3 editions published between 1995 and 1999 in English and held by 0 libraries worldwide
It is an honor to address this distinguished audience. We are grateful to the Republique Gabonaise for hosting this important gathering and to the staff of the Organization for the Prohibition of Chemical Weapons (OPCW) for supporting it. This seminar is another excellent opportunity for all of us to learn from each other about how the Chemical Weapons Convention (CWC) can become a foundation of arms control in Africa and around the world. At this meeting we speak only for ourselves, neither for the government of the United States of America nor for any other institution. This paper discusses model national implementing legislation under the CWC. Every State Party likely must enact implementing legislation - not only the few States Parties that will declare and destroy chemical weapons, but also the many States Parties that have never had a chemical weapons programme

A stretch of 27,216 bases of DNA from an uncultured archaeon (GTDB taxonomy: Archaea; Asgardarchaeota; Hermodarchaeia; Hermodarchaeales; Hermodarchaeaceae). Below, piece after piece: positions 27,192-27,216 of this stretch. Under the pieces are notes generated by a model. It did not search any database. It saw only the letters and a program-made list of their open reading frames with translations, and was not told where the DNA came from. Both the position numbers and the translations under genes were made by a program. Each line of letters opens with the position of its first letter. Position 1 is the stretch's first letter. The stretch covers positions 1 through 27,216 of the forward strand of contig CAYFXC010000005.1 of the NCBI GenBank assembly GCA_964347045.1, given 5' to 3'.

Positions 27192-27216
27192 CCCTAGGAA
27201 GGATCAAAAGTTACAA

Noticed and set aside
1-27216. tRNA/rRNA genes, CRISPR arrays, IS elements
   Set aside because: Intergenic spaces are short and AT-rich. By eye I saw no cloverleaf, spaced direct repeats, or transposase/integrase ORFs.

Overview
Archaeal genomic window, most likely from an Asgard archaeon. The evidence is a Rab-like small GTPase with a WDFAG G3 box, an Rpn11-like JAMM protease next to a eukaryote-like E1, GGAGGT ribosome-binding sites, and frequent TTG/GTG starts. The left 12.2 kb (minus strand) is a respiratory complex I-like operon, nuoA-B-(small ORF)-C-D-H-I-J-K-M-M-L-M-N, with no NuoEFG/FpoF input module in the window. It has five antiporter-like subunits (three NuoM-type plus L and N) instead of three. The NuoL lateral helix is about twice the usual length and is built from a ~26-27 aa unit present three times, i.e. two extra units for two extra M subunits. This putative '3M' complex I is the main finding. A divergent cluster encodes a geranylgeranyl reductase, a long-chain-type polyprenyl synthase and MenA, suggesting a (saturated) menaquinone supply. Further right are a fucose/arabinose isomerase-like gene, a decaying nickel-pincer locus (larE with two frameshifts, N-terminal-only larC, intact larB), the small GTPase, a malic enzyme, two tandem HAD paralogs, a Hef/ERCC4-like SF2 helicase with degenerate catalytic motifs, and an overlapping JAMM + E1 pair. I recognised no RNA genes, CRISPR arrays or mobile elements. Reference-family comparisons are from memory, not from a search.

Magnesium transport extraction of transuranium elements from LWR fuel ( file )
3 editions published in 1991 in English and held by 0 libraries worldwide